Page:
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One man's war, waged against the inevitable

Published Dec. 14, 1999|Updated Sep. 30, 2005

Steve Morris' fight is noble, but like the Bucs of old, doomed. I didn't try to tell him. Steve, a dark-eyed fountain of facts about the rules, such as they are, about growth and development in Hillsborough County, is a little obsessive about his cause _ keeping his little corner of what's left of rural Hillsborough rural.

His little corner is called Keystone, and he is the president of the civic association. In this part of Hillsborough, you have to drive several miles to find a Publix or a Kash n' Karry. If there is an ATM machine around, I missed it. Instead, cows graze during the day, and stars glow in a night sky unlit by shopping centers and headlights.

For a guy who's an air conditioning contractor, the stars make Steve Morris pretty lyrical. "On a clear night, you could lay out on my lawn on a blanket and just stick your hand out and grab the stars."

He does not get lyrical about convenience stores. One has him fighting mad, even though it exists only on an architect's blueprint. The Southland Corp. _ which all but invented the convenience store and its shoe box of a building, the lights harsh enough for a police interrogation room, the overpriced aspirin and paper towels _ wants to erect a 7-11 at Gunn Highway and Racetrack Road.

You may think worse assaults have been carried out against the Florida landscape. Disney World comes to mind. But this fight against the 7-11 carries its greatest weight as a symbol, even Steve admits. "It stands for the viability of our way of life." To him, convenience stores stand for Fletcher Avenue, U.S. 19. The worst features of city life.

We are in his coral-carpeted living room. The view out the rear picture window is of swaying sycamore branches and a lawn that slopes down to the oaks edging Lake Keystone. "Do you hear that?" he says of the crushing quiet.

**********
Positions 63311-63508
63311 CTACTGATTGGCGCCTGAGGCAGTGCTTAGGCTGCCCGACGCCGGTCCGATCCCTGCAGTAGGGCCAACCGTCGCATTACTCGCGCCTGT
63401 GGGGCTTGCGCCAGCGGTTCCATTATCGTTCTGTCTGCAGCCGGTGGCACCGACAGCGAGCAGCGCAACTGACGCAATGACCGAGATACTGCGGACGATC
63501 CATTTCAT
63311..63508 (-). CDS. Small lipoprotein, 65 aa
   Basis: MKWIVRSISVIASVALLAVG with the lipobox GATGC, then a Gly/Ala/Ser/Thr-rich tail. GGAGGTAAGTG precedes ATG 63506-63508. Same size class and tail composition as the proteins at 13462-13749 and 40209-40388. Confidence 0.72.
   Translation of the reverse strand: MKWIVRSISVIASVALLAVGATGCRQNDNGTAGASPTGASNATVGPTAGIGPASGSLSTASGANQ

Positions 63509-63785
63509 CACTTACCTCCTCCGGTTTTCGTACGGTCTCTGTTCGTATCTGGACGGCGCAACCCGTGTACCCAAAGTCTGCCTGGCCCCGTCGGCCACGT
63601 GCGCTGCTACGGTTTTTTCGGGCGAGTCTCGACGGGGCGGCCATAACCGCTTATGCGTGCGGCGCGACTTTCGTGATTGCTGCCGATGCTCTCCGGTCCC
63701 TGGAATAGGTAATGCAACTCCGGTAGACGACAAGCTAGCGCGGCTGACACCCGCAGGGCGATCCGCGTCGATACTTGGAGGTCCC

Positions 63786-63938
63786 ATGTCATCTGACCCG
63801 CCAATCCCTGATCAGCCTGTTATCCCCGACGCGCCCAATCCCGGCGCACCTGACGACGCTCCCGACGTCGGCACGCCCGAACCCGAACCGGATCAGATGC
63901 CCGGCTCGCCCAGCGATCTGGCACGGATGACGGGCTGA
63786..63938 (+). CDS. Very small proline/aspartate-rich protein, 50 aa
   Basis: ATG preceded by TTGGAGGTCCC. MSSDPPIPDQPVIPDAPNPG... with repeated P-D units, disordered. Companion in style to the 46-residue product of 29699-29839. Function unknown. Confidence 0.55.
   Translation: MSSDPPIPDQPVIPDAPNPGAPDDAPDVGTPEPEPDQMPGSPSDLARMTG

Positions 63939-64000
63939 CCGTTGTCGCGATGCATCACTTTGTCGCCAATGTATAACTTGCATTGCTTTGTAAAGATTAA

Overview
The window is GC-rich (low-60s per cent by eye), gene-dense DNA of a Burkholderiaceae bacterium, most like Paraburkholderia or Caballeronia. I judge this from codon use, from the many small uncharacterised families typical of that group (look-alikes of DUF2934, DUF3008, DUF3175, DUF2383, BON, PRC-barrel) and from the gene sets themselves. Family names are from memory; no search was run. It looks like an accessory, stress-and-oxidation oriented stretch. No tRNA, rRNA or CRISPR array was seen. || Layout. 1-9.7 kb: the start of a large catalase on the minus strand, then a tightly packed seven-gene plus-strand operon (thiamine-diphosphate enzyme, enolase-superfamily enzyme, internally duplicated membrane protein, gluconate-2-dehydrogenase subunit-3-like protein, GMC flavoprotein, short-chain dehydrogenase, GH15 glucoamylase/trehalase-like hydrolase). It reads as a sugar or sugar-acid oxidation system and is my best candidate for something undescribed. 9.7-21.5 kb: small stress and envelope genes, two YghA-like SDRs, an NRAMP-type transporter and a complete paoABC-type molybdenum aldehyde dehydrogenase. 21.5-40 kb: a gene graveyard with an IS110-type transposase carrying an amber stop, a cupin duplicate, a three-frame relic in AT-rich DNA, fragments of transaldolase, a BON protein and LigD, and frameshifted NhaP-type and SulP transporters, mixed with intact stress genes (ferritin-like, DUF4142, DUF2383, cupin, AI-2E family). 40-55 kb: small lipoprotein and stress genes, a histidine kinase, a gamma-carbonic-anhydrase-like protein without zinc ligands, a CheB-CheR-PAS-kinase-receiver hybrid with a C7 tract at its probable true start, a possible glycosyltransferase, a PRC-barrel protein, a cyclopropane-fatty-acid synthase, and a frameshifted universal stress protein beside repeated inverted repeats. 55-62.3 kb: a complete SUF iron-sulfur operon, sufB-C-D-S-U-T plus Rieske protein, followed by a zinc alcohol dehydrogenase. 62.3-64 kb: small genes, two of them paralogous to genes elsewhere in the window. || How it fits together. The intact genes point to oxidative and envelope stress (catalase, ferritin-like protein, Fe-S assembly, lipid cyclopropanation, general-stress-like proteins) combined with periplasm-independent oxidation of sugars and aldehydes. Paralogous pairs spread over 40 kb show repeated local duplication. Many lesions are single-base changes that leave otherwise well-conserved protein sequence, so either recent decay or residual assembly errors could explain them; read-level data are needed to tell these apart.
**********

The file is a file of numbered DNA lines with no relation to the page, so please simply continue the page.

He came here seven years ago, a refugee from what was once the last suburb on North Dale Mabry, Northdale. He had lived there 17 years, a transplant from Virginia, but each year the traffic noise got worse. The nice neighbors left, the not-so-nice moved in. And the stars disappeared.

So Morris and his wife moved to Keystone. He has been president of the civic association for four years, a Don Quixote at the ramparts, jousting with his sword at for-sale signs. They are as common a sight in Keystone as horse jumps and orange trees, a constant reminder of what's coming. Even as Steve Morris fights against the 7-11 _ and another hearing was set for Monday night _ no less than three shopping centers are zoned for nearby Van Dyke Road.

This is why Morris' campaign is doomed. It isn't because there are already a few convenience stores in Keystone that stick out, like plaids adjacent to polka dots, next to street names like Snail's Pace Way. Stopping the creep _ in this economy, the long stride _ of development would require everybody else to think like Steve Morris, and they don't. They want to live under the stars, too, even if prices in the new Northdales start at $200,000.

The Veterans Expressway passes just to the east of Keystone. When you get off the Keystone exit, on Tobacco Road, you look up through the windshield at where the Suncoast Parkway construction is tearing up the sandy earth across the road. Rural? Who said rural?

I left Steve Morris' house and was driving the long and winding two-lane road that is Gunn Highway when I noticed a car on my tail. It was white, may have been an Acura or a Caddy. New, certainly, and flashy. He honked at me, because I wasn't going fast enough for his liking. I was looking for the site of that proposed 7-11. Someday, the county will have to widen this stretch of Gunn Highway. The guy behind me Monday will have all the convenience in the world, and unluckily for Steve Morris, Keystone will look much like every place else. That's when he'll go. He has 10 acres in the woods on the Citrus-Hernando line for when the time comes.

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